• Permit traffic to exempted computers

    This rule can be simplified in the same way as described in the "Option 1: Use the “Protect intranet traffic” Rule" section.

  • Permit ICMP traffic

    This rule is unchanged from the previously defined “Permit ICMP traffic” rule.

Just as for Option 1, there is no longer a "Permit traffic to infrastructure servers" rule.

The new negotiation behavior with the Simple Policy Update and this new set of rules applied to an intranet computer produces the following behaviors when the computer is connected to the intranet:

  • Traffic initiated by computers with this policy to other computers with this policy is protected.

  • Traffic initiated by computers with this policy to computers that do not use IPsec (including infrastructure servers) will fallback to clear after 500 ms.

  • Traffic initiated by a computer that does not use IPsec to a computer with this policy is discarded, resulting in failed communication.

  • Traffic initiated by exempted computers is permitted. This is the result of the “Permit traffic to exempted computers” rule.

  • All ICMP traffic sent or received is permitted. This is the result of the “Permit ICMP traffic” rule.

The new negotiation behavior with the Simple Policy Update and this new set of rules applied to an intranet computer produces the following behaviors when the computer is connected to a network other than the intranet (such as the Internet or a home network):

  • Traffic initiated by computers with this policy will attempt IPsec protection to all destinations. Failed outbound IPsec negotiations will fallback to clear after 500 ms. This is the result of the “Protect all traffic” rule.

  • Traffic initiated by a computer that does not use IPsec to a computer with this policy is discarded, resulting in failed communication.

  • All ICMP traffic sent or received is permitted. This is the result of the “Permit ICMP traffic” rule.

For Option 2, the principal difference for communicating on networks other than the intranet is the following:

  • Without the Simple Policy Update, computers accept inbound communication attempts that are unprotected.

  • With the Simple Policy Update and the rule modifications, computers no longer accept inbound communication attempts that are unprotected.

This difference in behavior can cause problems for computers with this IPsec policy for server, peer, or listening programs or services that rely on inbound communications that are used on the Internet or a home network. IT departments can evaluate whether to allow selected unprotected inbound traffic for these programs or services and add the traffic as an additional IP filters in the “Permit traffic to exempted computers” rule. Additional exceptions for Windows Firewall or other host-based firewalls might also be needed.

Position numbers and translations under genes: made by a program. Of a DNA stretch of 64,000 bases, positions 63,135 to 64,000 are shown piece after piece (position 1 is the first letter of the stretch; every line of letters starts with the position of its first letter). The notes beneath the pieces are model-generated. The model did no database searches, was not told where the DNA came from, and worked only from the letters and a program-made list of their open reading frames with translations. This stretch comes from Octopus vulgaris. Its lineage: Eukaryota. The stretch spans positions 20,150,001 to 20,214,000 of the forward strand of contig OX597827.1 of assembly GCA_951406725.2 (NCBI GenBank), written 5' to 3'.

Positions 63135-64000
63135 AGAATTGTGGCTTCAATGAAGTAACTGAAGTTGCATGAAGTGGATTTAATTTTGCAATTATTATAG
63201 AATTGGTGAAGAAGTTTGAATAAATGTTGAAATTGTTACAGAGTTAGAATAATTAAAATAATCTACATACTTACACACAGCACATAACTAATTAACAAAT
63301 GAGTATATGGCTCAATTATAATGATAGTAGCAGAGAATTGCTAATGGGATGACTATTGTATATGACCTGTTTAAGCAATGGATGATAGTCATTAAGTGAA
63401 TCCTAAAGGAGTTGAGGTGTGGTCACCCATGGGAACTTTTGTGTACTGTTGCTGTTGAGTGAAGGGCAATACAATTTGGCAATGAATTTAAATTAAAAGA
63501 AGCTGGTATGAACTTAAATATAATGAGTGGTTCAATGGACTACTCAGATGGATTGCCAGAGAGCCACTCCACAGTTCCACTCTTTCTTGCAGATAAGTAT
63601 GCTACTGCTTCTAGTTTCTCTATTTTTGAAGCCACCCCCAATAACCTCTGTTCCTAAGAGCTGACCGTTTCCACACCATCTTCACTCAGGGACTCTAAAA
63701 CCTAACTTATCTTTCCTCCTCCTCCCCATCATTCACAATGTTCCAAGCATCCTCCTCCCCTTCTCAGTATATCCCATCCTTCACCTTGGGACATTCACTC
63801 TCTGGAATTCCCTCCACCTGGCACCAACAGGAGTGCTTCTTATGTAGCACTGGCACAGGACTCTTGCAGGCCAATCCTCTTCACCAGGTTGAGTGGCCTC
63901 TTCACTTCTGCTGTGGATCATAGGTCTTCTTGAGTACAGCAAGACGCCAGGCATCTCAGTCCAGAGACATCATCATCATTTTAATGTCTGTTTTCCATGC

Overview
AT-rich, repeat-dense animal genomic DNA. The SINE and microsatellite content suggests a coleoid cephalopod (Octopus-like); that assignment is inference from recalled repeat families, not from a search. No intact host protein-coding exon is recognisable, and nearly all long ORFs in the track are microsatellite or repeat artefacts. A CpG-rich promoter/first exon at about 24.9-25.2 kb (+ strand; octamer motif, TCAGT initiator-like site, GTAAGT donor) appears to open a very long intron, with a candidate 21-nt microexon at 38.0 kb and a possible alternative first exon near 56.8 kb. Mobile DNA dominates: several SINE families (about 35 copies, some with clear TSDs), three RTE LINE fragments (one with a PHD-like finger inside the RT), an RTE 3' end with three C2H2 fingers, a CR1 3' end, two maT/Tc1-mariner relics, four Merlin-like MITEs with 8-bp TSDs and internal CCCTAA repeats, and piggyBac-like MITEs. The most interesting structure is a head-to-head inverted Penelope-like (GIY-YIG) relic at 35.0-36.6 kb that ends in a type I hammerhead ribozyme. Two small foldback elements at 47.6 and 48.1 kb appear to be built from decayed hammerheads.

Deployment Guidance

To simplify your Domain Isolation IPsec policy and take advantage of the behaviors in the Simple Policy Update, you must install the update on all of the computers on your intranet that are running Windows XP or Windows Server 2003 (computers running Windows 2000 should be upgraded) and then configure the IKEFlags registry key with its appropriate value. For information about the IKEFlags setting, see the Simple Policy Update. For example, you could use Computer Configuration Group Policy and an .ADM file to set the IKEFlags registry setting.

Next, you can transition your IPsec policy from the current rules to the new rules by doing the following (using the example rules described in this article):

  1. Analyze the set of computers in the IP filter list of your current “Permit traffic to exempted computers” rule to determine which computers can be removed because they cannot tolerate the 3-second fallback to clear delay.

  2. Remove the IP filters in the IP filter list of your current “Permit traffic to exempted computers” rule for those computers that cannot tolerate the 3-second fallback to clear delay.

  3. Remove the “Permit traffic to infrastructure servers” rule.

  4. If you are using Option 2:

    • Perform an analysis of the traffic for allowed server, peer, and listener programs and services when the computer is not connected to the intranet. Add IP filters for the traffic of allowed server, peer, and listener programs and services to the “Permit traffic to exempted computers” rule. Configure firewall exceptions as needed.

    • Change the “Protect intranet traffic” rule to the “Protect all traffic” by removing all of the IP filters for the intranet address space and replacing them with a single any-to-any IP filter.

For More Information

See the following resources for more information: